The O P Jindal Memorial proposed at Hisar, has a site area of about 4 Ha within the town, with excellent access and prestigious neighbours including the Municipal office, The Collector’s residence and a heritage church of high architectural value. Shri Jindal’s personality is to be reflected in the design of the memorial.
The O P Jindal Memorial is conceived as an active center that will beckon the people, and make a new land mark at the National level. The memorial has five major components and museum, a place of education, a place of wonder, and a center of information all designed as an ensemble.
The materials used would be concrete and steel for the structure, stainless steel, glass and stone for the skin, showcasing steel as a building material in its multiple applications.
Water and vegetation are given primacy in the landscape, using trees strategically to provide shaded walk-ways. Climate sensitive design is central to the concept, using solar energy for all outdoor lighting, passive cooling measures to cool the exhibition areas like The Tube and the Children’s Centre along with a zero run-off water management strategy.
1. THE MEMORIAL CLOUMN rises 32 meters above ground, resting on a low slung two storey reception building. It has a 4.5 m diameter body with a capsule lift that can take visitors upto the top for a view of Hisar town and hinterland through fixed telescopes. This deck would also act as the base for a large stainless steel sculpture, which would be lit for night viewing. The core would also house a staircase linking intermediary internal refuge floors.
The Reception structure contains necessary facilities, as the starting point for a wondrous journey through the Jindal Tube. This is a low slung circular structure set within a lotus pond. It has a large roof garden on the first floor serving the double purpose of providing a place of repose and thermal insulation.
2. THE TUBE is a 6m diameter tube symbolizing the first move of the Jindal Steel. This houses the remarkable life of O P Jindal integrating the family industry and their lifestyle into a visual whole. The visitors move two way into the 200 meter long tube which is an exhibition space, a strong connector that meanders through the site, linking all major buildings and open air functions.
Occasional vertical circulation and service core puncture the passive cooled Tube. A linear basement carries all the services and the passive cooling infrastructure.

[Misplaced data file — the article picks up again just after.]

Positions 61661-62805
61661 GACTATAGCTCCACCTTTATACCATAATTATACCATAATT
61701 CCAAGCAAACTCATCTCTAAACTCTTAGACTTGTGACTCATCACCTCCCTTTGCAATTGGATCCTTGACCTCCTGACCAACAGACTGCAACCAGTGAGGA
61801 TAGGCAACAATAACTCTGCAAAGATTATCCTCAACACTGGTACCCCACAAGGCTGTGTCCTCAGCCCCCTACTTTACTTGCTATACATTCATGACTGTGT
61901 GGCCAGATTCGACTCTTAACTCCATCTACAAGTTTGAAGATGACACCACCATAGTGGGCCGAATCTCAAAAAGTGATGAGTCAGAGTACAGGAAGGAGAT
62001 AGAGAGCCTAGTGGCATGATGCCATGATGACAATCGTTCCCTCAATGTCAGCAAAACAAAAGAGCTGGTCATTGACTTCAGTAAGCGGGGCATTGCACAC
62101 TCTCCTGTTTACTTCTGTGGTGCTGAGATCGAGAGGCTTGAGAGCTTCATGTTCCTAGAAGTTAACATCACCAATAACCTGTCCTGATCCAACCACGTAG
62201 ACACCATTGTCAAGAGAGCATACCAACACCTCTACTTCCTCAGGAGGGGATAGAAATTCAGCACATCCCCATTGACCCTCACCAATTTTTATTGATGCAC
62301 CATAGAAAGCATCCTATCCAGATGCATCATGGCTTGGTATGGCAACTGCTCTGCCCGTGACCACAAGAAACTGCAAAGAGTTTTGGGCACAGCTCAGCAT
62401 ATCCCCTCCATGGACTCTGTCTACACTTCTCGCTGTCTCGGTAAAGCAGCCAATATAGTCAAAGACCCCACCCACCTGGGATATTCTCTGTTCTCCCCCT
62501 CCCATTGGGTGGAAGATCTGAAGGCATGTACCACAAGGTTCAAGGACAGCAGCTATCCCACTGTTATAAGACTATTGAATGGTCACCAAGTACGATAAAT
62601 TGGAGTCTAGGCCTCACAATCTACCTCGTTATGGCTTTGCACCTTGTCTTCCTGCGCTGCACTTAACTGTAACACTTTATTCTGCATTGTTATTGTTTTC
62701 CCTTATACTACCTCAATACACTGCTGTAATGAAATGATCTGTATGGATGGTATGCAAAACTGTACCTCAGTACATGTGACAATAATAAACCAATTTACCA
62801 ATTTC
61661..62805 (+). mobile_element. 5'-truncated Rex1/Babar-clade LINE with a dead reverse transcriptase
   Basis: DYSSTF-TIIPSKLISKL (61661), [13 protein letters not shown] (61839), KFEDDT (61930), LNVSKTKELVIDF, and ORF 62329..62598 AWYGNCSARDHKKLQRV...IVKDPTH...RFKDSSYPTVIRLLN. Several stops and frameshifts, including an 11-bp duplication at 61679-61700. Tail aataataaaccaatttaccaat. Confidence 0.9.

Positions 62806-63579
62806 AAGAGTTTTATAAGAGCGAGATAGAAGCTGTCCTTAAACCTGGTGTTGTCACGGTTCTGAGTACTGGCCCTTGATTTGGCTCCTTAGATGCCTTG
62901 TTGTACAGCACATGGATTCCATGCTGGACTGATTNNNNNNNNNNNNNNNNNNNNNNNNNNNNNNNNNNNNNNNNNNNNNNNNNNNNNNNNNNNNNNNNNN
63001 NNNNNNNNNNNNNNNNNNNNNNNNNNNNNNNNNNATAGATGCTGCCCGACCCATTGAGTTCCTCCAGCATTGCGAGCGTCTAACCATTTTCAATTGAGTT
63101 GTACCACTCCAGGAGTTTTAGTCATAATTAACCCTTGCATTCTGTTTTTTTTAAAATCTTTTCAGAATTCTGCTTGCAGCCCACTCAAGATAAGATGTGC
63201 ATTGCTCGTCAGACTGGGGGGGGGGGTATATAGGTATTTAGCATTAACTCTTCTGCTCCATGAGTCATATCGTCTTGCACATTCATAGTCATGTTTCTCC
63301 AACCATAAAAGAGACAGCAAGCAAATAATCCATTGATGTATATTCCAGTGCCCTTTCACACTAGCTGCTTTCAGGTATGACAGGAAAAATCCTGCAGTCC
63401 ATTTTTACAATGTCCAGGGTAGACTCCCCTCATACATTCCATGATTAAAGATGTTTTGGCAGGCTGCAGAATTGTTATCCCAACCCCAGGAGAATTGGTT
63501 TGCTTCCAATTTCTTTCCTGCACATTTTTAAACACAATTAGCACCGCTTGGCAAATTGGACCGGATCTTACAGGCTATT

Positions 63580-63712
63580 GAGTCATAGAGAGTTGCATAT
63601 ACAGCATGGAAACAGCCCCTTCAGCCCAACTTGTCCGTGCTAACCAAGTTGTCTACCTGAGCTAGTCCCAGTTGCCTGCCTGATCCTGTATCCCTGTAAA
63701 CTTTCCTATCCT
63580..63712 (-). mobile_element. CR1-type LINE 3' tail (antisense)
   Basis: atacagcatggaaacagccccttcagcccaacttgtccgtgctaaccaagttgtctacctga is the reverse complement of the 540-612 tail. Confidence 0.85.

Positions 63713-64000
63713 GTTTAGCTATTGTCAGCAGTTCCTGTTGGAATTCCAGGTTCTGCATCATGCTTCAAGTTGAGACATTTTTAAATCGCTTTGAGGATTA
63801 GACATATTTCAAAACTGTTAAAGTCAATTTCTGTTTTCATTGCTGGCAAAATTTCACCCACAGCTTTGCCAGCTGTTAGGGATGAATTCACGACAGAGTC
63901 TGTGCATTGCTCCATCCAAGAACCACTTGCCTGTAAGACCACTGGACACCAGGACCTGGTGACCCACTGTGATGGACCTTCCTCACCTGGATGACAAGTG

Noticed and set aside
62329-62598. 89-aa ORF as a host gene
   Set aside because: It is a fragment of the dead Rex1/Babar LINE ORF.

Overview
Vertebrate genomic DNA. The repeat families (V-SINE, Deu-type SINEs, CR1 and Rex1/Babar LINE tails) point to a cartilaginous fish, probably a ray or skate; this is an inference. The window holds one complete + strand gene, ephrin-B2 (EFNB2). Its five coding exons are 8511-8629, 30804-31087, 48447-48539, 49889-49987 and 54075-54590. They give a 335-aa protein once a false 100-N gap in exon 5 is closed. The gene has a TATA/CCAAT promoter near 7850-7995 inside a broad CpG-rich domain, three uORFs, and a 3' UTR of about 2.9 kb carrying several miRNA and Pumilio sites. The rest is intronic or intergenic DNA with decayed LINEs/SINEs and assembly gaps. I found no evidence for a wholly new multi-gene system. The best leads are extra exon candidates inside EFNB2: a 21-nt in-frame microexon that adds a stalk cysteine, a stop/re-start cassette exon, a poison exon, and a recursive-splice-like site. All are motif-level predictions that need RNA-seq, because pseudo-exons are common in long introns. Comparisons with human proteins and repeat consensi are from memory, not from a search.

3. THE MULTIMEDIA PYRAMID is the central piece in the whole composition in steel and glass, has a large volume inside and would be a place of ‘wonder’ that will lift the visitor into the grand inner vision. The building has a double skin, an internal structural one and a gap of 1 meter that carries the multiple cables, ducts and other services, with an outer skin of embossed stainless steel. Escalators take people to different levels providing a kinetic experience of technology on the move. The Tube would penetrate this pyramid and go across at a height of about 10 meters with a glass skin from where the visitors get a bird’s eye view of the vast space inside.
The Central Court would be in experiential terms, a bowl with the walls of the pyramid and the roof-wall of the Jindal Steel Exhibition areas. This space also has an outdoor eating place and works as a connector between the two parking areas.
4. THE JINDAL STEEL EXHIBITION is a long building in a conical section, qualified by a series of coloured stainless steel fins to protect the glass wall / roof. The size, form and texture of this building makes it a visual landmark within the complex.
5. THE CHILDREN’S CENTRE occupies a safe location on the site and is the culmination of the journey through The Tube. Here, a brightly coloured building in The National Flag colours, sits within a large play space. The structure has a reassuring reference to tradition in its form, but is a combination of stainless steel and stone. A continuous ramp provides both access to the disabled and excitement to the kids. It is connected directly to the public parking area, where bus-loads of children can be taken directly to the Centre. The exhibits would be educative, interactive and fun, while the building symbolizes Jindal group’s special concerns for social responsibility.
K T Ravindran
Images developed by Debjoy Mitra.